As you would imagine, I was glad to see that the Associated Press team produced a feature story that took a look at this bloody drama. Here’s the headline on that report, at The New York Times: “Houses of Worship Attacked With Deadly Frequency in 2019.” The overture is long, but essential:

On Dec. 1, a band of assailants opened fire on worshippers at a small-town Protestant church in Burkina Faso, an impoverished West African country where the Christian minority is increasingly a target of attacks. The victims included the pastor and several teenage boys; regional authorities attributed the attack to “unidentified armed men” who, according to witnesses, got away on motorcycles.

The slaughter merited brief reports by international news outlets, then quickly faded from the spotlight — not surprising in a year where attacks on places of worship occurred with relentless frequency. Hundreds of worshippers and many clergy were killed at churches, mosques, synagogues and temples.

A two-week span in January illustrated the scope of this somber phenomenon. In Thailand, a group of separatist insurgents attacked a Buddhist temple, killing the abbot and one of his fellow monks. In the Philippines, two suicide attackers detonated bombs during a Mass in a Roman Catholic cathedral on the largely Muslim island of Jolo, killing 23 and wounding about 100. Three days later, an attacker hurled a grenade into a mosque in a nearby city, killing two Muslim religion teachers.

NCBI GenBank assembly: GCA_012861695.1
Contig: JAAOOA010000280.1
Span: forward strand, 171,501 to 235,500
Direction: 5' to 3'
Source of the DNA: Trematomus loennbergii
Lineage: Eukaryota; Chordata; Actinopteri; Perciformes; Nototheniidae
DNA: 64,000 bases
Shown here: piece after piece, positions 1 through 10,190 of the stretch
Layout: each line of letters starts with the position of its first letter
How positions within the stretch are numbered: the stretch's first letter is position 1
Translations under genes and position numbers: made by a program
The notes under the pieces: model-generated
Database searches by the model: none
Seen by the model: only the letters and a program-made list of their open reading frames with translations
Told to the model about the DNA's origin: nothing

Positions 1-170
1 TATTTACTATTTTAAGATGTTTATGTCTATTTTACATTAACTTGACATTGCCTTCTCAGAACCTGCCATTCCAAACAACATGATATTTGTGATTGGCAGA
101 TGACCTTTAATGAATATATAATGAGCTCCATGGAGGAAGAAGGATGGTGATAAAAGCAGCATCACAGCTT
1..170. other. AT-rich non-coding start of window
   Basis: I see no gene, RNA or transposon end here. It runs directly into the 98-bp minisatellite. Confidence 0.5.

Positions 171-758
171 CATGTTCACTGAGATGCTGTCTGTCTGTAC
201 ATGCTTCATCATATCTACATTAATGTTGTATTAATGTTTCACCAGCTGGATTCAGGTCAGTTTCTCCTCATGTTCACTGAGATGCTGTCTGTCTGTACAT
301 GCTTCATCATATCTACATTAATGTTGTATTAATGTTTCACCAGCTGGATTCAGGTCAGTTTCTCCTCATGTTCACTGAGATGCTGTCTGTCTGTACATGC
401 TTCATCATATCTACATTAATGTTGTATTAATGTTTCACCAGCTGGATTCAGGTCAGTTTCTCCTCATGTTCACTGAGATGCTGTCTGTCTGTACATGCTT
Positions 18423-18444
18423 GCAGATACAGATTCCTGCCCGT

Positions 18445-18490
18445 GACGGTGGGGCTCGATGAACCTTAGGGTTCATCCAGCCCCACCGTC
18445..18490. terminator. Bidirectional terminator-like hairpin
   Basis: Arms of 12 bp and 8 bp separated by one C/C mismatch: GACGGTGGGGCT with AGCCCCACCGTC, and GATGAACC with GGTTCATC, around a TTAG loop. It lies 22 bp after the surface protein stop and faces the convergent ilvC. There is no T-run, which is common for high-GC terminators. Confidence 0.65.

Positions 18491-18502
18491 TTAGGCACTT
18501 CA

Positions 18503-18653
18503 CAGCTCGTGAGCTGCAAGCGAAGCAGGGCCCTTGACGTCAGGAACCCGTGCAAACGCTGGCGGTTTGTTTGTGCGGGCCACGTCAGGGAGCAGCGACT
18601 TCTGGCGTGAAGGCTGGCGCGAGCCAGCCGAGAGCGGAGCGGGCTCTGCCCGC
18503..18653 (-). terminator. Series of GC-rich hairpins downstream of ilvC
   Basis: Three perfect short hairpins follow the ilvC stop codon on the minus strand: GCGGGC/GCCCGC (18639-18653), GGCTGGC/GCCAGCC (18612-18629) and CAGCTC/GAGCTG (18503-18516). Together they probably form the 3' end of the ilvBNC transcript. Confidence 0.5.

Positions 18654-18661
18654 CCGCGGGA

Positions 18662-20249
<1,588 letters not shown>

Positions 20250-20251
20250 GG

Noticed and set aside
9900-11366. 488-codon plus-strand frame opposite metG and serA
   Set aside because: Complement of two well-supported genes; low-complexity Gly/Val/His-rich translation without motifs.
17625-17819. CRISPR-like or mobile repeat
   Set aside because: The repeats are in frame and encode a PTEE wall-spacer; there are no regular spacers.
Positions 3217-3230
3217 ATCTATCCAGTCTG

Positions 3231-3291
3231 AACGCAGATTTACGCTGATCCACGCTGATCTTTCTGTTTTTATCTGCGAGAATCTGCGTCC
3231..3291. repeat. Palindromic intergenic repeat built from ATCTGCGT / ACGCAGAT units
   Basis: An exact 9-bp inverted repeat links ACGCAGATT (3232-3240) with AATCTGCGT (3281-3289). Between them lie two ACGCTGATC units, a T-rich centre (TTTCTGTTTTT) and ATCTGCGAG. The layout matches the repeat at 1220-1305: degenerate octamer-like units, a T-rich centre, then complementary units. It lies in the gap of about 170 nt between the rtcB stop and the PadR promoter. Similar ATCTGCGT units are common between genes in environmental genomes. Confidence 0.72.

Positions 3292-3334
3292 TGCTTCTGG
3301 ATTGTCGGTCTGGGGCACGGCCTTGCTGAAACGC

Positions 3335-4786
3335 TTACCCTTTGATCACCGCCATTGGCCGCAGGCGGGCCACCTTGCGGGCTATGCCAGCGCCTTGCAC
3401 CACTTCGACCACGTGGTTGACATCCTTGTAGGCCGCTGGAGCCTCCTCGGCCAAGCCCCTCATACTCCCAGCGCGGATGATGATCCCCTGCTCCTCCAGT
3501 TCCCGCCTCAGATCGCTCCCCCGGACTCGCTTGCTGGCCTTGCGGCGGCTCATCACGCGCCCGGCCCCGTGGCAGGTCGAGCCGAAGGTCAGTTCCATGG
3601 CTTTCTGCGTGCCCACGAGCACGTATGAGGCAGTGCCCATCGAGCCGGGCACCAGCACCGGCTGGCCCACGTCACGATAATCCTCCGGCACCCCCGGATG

The worst was yet to come.

On March 15, a gunman allegedly fueled by anti-Muslim hatred attacked two mosques in Christchurch, New Zealand, killing 51 people.

Yes, the slaughter of 51 people is horrible. But was that the “worst” outbreak of religion-sanctuary violence in 2019? Way down in the story, AP noted:

On Easter Sunday — April 21 — bombs shattered the celebratory services at two Catholic churches and a Protestant church in Sri Lanka.

Other targets, in coordinated suicide attacks by local militants, included three luxury hotels. But Christian worshippers at the three churches — including dozens of children — accounted for a large majority of the roughly 260 people killed.

But back to what really matters — American politics. The RNA Religion Newsmakers of the Year were:

Democratic U.S. Reps. Ilhan Omar and Rashida Tlaib, who take office as the first Muslim congresswoman and immediately are at the center of bitter controversies challenging the bipartisan consensus on U.S. aid to Israel.

My vote in that category went to one of the courageous women at the heart of the SBC #ChurchToo drama, which was, after all, the RNA poll’s No. 1 story. It appears that she placed third:

Rachael Denhollander, who provides a leading voice for survivors of sexual abuse and calls for reforms in the Southern Baptist Convention and other church groups where revelations of abuse emerge.

Please leave your thoughts on all of this in our comments pages.

Enjoy the podcast.

FIRST IMAGE: Screenshot of graphics from the blockbuster Houston Chronicle report on sexual abuse in the Southern Baptist Convention.